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. 2005 Dec 6;102(49):17559-64.
doi: 10.1073/pnas.0509033102. Epub 2005 Nov 28.

Reconstructing the Pathways of a Cellular System From Genome-Scale Signals by Using Matrix and Tensor Computations

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Free PMC article

Reconstructing the Pathways of a Cellular System From Genome-Scale Signals by Using Matrix and Tensor Computations

Orly Alter et al. Proc Natl Acad Sci U S A. .
Free PMC article

Abstract

We describe the use of the matrix eigenvalue decomposition (EVD) and pseudoinverse projection and a tensor higher-order EVD (HOEVD) in reconstructing the pathways that compose a cellular system from genome-scale nondirectional networks of correlations among the genes of the system. The EVD formulates a genes x genes network as a linear superposition of genes x genes decorrelated and decoupled rank-1 subnetworks, which can be associated with functionally independent pathways. The integrative pseudoinverse projection of a network computed from a "data" signal onto a designated "basis" signal approximates the network as a linear superposition of only the subnetworks that are common to both signals and simulates observation of only the pathways that are manifest in both experiments. We define a comparative HOEVD that formulates a series of networks as linear superpositions of decorrelated rank-1 subnetworks and the rank-2 couplings among these subnetworks, which can be associated with independent pathways and the transitions among them common to all networks in the series or exclusive to a subset of the networks. Boolean functions of the discretized subnetworks and couplings highlight differential, i.e., pathway-dependent, relations among genes. We illustrate the EVD, pseudoinverse projection, and HOEVD of genome-scale networks with analyses of yeast DNA microarray data.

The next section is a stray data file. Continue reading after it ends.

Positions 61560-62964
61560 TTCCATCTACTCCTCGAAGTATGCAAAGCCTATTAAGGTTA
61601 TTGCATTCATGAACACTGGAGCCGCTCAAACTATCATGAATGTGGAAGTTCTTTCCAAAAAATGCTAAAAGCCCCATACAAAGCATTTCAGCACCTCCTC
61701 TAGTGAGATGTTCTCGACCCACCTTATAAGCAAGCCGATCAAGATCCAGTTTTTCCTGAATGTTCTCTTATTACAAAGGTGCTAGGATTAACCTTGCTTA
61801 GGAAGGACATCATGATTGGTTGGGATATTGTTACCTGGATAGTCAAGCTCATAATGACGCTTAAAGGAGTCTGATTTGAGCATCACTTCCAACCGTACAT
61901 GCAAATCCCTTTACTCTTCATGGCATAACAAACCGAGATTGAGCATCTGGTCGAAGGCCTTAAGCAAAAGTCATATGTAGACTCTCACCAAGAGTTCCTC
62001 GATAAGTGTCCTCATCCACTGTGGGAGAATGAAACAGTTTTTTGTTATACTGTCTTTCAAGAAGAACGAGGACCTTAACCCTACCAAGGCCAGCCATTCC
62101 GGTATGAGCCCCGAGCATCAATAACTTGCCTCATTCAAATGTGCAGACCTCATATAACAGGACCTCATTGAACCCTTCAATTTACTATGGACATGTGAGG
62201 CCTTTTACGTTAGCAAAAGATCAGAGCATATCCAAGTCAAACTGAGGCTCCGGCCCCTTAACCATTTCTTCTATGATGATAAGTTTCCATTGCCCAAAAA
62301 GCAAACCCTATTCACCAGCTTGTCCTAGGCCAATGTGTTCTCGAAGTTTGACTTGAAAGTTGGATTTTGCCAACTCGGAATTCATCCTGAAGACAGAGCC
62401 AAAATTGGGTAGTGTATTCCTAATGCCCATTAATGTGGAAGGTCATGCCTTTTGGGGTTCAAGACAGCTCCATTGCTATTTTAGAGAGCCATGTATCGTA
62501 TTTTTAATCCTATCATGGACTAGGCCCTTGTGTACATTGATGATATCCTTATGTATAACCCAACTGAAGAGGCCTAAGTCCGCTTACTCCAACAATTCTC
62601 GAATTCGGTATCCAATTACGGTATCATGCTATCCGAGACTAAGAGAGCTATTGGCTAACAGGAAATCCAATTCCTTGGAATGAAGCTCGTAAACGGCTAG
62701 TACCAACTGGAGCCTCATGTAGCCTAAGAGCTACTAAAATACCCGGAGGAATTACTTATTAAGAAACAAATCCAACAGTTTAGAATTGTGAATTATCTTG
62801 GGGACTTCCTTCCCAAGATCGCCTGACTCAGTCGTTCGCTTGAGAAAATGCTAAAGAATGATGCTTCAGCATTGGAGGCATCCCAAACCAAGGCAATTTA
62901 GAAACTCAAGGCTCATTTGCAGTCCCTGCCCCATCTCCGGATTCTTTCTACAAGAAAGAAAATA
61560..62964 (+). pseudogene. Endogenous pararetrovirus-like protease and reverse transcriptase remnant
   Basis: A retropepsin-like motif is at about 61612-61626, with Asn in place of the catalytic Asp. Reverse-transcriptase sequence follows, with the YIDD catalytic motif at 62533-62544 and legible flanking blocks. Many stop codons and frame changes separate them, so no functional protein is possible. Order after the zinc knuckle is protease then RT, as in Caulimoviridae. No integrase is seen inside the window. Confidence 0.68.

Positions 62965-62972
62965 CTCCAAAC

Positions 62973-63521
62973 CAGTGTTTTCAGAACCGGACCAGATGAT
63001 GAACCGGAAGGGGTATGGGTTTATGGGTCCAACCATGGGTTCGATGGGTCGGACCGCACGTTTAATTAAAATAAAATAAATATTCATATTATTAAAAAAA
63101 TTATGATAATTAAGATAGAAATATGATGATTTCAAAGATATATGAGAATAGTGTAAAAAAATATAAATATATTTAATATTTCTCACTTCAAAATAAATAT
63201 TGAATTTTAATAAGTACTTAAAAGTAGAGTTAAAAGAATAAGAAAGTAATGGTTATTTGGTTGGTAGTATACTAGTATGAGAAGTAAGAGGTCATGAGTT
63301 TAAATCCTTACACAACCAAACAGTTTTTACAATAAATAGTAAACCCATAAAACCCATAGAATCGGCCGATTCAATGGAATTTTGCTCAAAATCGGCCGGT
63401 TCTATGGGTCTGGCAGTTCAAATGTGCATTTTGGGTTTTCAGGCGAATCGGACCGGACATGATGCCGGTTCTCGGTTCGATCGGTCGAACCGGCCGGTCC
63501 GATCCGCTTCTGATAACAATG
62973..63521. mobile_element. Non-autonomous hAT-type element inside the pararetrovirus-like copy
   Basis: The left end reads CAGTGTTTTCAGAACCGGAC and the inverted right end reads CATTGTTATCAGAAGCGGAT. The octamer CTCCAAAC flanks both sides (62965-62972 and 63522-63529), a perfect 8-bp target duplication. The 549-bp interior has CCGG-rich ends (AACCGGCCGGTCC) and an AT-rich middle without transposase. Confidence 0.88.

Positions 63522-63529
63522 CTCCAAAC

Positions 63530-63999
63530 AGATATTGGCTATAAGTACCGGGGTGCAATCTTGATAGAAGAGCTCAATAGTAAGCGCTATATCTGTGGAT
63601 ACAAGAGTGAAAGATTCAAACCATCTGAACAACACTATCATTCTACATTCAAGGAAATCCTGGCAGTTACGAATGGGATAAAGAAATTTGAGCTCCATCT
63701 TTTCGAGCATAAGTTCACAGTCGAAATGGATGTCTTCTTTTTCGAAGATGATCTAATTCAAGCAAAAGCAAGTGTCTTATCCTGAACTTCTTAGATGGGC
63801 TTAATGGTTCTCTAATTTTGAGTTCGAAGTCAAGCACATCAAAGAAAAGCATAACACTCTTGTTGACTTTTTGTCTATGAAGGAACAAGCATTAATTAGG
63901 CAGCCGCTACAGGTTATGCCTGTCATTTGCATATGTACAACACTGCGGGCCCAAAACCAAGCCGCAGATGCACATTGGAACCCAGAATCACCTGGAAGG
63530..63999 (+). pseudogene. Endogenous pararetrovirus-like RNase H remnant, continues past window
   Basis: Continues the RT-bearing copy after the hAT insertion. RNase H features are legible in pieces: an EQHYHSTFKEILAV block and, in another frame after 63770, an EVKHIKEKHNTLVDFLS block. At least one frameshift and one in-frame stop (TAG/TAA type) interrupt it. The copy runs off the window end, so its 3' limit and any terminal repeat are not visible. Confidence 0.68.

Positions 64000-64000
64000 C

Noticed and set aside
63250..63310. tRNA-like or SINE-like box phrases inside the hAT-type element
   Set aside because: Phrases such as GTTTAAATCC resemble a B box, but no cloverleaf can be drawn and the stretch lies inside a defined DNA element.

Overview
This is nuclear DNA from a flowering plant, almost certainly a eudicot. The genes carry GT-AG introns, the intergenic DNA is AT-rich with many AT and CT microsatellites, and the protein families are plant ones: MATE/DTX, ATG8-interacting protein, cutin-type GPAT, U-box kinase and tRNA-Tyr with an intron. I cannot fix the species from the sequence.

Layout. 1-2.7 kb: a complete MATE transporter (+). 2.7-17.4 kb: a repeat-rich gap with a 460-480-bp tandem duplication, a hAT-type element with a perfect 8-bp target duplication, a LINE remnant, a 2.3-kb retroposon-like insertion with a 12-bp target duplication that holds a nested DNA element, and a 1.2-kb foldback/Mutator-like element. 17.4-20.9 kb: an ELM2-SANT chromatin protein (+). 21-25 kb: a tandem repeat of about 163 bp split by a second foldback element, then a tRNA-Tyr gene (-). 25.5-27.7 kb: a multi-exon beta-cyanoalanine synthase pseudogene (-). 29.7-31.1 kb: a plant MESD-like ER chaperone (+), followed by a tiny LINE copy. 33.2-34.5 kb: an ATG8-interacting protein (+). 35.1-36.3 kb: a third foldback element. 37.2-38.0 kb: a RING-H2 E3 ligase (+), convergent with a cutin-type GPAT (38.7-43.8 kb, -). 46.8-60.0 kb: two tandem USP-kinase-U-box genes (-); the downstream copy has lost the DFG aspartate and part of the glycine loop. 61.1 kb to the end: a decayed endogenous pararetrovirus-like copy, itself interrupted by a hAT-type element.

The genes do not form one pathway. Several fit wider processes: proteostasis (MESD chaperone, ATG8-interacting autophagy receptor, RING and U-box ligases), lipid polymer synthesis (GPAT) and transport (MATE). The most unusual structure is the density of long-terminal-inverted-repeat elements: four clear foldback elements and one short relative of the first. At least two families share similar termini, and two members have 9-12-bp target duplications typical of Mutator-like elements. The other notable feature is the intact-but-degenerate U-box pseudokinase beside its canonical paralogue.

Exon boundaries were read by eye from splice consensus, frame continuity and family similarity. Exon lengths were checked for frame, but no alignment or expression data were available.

Figures

Fig. 1.
Fig. 1.
Discretized significant EVD subnetworks of the network â1 in the subsets of 150 correlations (red) and anticorrelations (green) largest in amplitude among all traditionally classified cell-cycle genes of â1, color-coded according to their cell-cycle classifications, M/G1 (yellow), G1 (green), S (blue), S/G2 (red), and G2/M (orange), and separately also according to their pheromone-response classifications, up-regulated (black) and down-regulated (gray). (a) The first subnetwork shows pheromone-response-dependent and cell-cycle-independent relations among the genes. (b) The second subnetwork shows pheromone-response- and cell-cycle-dependent relations. (c and d) The third and fourth subnetworks show cell-cycle-dependent relations that are orthogonal to each other.
Fig. 2.
Fig. 2.
Boolean AND intersections of the discretized EVD subnetworks of the pseudoinverse-projected â2 and â3, in the subsets of 200 correlations largest in amplitude among all traditionally classified cell-cycle genes of â2 and â3, respectively, with these of â1.(a) The first subnetwork of â2 AND fourth subnetwork of â1.(b) The second subnetwork of â2 AND third subnetwork of â1.(c) The subnetwork of â3 AND first subnetwork of â1.
Fig. 3.
Fig. 3.
Discretized significant HOEVD subnetworks of the series of networks {â1, â2, â3} and their couplings, in the subsets of 100 correlations largest in amplitude among all traditionally classified cell-cycle genes of {â1, â2, â3}. (a) The first subnetwork shows pheromone-response-dependent only relations among the genes. (b and c) The second and third subnetworks show orthogonal cell-cycle-dependent relations. (d and e) The couplings between the first and second, and first and third subnetworks, respectively, both show pheromone-response- and cell-cycle-dependent relations. (f) The coupling between the second and third subnetworks shows cell-cycle-dependent only relations.
Fig. 4.
Fig. 4.
Fractions of eigenexpression of the HOEVD subnetworks (a) and their couplings (b) in the individual networks â1 (red), â2 (blue), and â3 (green). The contributions of each coupling in each individual network cancel out in the overall network ââ1 + â2 + â3.

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